Back to that Thrustmaster wheel: It has an insane amount of force feedback (or lack thereof, like when you’re flying through the air). It also jiggles at idle, which sort of feels like a motor rocking the car back and forth. Like all of these games, “Forza 7” included, the amount of feedback and environmental effects can be adjusted in the menu screen. The suede-covered wheel reacts to the track and the in-game car reacts almost perfectly to the wheel. I found the Scandanavian Flick to be a little harder than in real life. You can really use left-foot braking to load up the suspension and somewhat realistically swing the car around. Keep the gas pinned(-ish) and dab the brakes as needed.
Most people people buy their cars on finance these days, but if you like to swap into something new every few years, it can actually be cheaper to take out a personal contract hire agreement.
In winter, ABS isn't quite as effective, and you may need to resort to the cadence braking method referred to above to make the most of any braking grip you may have.
This was also an era, don’t forget, when the green brigade began its inagrual march for fuel efficiency. But unlike today, when it's all about downsized engines and hybrid technology, in the late 1980s the buzzword was aerodynamics. And with its thoroughly modern lines and flush-fitting windows, the Cavalier Mk3 boasted a slippery drag coefficient of just 0.29 versus the Mk2’s 0.37. Overnight, it had made every one of its rivals look faintly prehistoric.
When the war ended, Miller and the other nine members of the group pitched themselves as a package deal to some 100 U.S. companies. Only one company, the Alleghany Corp., responded.
"Le Mans is agreed," a source close to Toyota told the BBC. "The rest of the season is still being negotiated, but it looks like he will do most of the races."
Elon Musk's recent trip to Turkey and meeting with President Recep Tayyip Erdogan included discussions about the country's national car project, which generated a few headlines two years ago after Turkey purchased the license to the Saab 9-3 from National Electric Vehicle Sweden.
The engine is not a bad one, but when compared to similar small engines found in both the Fiesta and Ibiza you realise its shortcomings. Both spin up quicker, are peppier and are better balanced. The latter is important because the Micra also suffers from harsh vibrations transmitted through the steering wheel and clutch pedal.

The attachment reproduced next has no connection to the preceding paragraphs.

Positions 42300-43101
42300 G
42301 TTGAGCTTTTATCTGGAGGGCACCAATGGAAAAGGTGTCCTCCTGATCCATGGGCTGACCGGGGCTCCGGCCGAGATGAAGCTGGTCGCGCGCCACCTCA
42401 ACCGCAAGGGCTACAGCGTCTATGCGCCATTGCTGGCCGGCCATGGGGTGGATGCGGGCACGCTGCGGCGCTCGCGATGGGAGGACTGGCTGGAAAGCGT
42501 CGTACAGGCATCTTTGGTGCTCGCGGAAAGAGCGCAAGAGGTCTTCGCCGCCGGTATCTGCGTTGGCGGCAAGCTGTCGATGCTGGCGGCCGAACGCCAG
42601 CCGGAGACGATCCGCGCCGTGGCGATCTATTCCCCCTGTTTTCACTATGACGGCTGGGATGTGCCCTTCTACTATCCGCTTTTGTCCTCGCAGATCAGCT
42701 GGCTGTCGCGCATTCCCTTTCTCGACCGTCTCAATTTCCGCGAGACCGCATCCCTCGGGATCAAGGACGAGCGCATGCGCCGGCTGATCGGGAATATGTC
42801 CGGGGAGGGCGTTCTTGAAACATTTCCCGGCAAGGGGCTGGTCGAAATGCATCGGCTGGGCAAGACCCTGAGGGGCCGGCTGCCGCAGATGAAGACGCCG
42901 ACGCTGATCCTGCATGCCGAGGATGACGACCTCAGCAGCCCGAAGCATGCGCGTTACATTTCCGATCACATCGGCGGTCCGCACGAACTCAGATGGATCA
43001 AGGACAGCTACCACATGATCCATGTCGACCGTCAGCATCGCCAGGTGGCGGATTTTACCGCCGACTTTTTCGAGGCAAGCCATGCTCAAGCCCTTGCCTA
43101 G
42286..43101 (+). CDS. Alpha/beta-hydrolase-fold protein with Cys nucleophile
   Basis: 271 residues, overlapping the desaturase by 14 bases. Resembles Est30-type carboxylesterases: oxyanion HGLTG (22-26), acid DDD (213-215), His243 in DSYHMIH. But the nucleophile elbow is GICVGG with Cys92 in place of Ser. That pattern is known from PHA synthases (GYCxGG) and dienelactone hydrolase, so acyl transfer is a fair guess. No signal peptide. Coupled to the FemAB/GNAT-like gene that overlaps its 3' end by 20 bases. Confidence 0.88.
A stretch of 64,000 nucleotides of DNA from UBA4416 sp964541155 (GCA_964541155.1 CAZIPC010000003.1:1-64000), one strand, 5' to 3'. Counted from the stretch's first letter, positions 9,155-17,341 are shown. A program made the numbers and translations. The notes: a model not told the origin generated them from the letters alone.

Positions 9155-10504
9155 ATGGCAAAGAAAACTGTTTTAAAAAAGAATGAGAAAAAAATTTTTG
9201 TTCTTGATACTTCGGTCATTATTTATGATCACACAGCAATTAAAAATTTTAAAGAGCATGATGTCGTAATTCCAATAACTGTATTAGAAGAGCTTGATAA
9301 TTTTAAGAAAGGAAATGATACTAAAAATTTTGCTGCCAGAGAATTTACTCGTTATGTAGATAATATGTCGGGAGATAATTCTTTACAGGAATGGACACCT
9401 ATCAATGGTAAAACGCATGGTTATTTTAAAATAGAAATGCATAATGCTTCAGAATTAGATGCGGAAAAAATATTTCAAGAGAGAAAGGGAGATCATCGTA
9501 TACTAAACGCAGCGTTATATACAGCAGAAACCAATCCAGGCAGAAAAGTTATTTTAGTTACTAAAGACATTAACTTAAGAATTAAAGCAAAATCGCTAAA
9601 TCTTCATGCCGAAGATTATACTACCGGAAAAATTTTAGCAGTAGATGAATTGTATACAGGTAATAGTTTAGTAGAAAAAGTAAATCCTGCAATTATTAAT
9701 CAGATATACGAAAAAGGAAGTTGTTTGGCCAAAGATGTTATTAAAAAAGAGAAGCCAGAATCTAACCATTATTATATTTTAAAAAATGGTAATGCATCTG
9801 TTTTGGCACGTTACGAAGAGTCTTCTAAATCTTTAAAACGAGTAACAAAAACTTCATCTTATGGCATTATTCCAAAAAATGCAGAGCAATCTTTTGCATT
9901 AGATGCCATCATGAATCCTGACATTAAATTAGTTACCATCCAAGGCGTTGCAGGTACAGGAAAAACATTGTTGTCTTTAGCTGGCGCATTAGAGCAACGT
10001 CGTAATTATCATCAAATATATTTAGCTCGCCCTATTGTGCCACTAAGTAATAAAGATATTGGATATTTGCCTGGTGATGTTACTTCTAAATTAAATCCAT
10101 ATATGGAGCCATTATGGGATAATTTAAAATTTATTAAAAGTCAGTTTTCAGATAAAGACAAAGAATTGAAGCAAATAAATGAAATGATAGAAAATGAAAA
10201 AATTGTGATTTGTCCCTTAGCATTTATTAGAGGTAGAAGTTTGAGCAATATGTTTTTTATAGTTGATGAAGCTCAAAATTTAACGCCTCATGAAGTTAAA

The Workhorse N-Gen sounds at first description like a Hollywood spy-movie cliché: a near silent electric powertrain within a white van with a rather frumpy, nondescript exterior—and a little drone aircraft deployed from the roof to make the final move to the target. Its reason for being is much more pragmatic, however; it’s the latest in a growing line of delivery vehicles from Workhorse of Ohio, positioned for the greening of corporate fleets while keeping ownership costs extremely low. The N-Gen is designed to replace a generation of small delivery vans powered by gasoline and diesel engines. Although final specs aren’t out yet, it’s expected to weigh hundreds of pounds less than those older vans, thanks to a lightweight composite body. Electric motors will provide about 100 miles of plug-in power, while a small onboard gasoline-fired range-extending engine will add another 75 miles of range. Workhorse claims up to 65 miles per gallon equivalent (MPGe) for the N-Gen. Although Workhorse has been teasing its W-15 range-extended electric pickup (pictured below), which we briefly drove earlier this year, for much longer, it’s the N-Gen that will reach the market first; production will start in the first quarter of next year. “It’s coming out first because regulatory-wise it’s just easier,” explained CEO Stephen Burns, explaining that it’s closely related to the vehicle that’s a finalist in the United States Postal Service Next Generation Delivery Vehicles (NGDV) vetting process. Workhorse, in conjunction with truck outfitter VT Hackney, delivered its six prototype vehicles on time in September for evaluation. The USPS is expected to announce around March 1 what company gets the contract to build up to 180,000 vehicles over a time period of up to seven years.
Hop in and first impressions are favourable – there’s certainly no sign of any wear. In fact, it really does look as good as new, and there’s loads of room, too. Unfortunately, hybrid Outlanders are five-seat only (the diesel versions have seven seats), but at least all five have plenty of space to lounge around in. The driving position is tall, upright – commanding even – and although the placing of some of the switchgear seems a little haphazard, and the infotainment system is a little clunky to use, the instruments are clear and easily readable.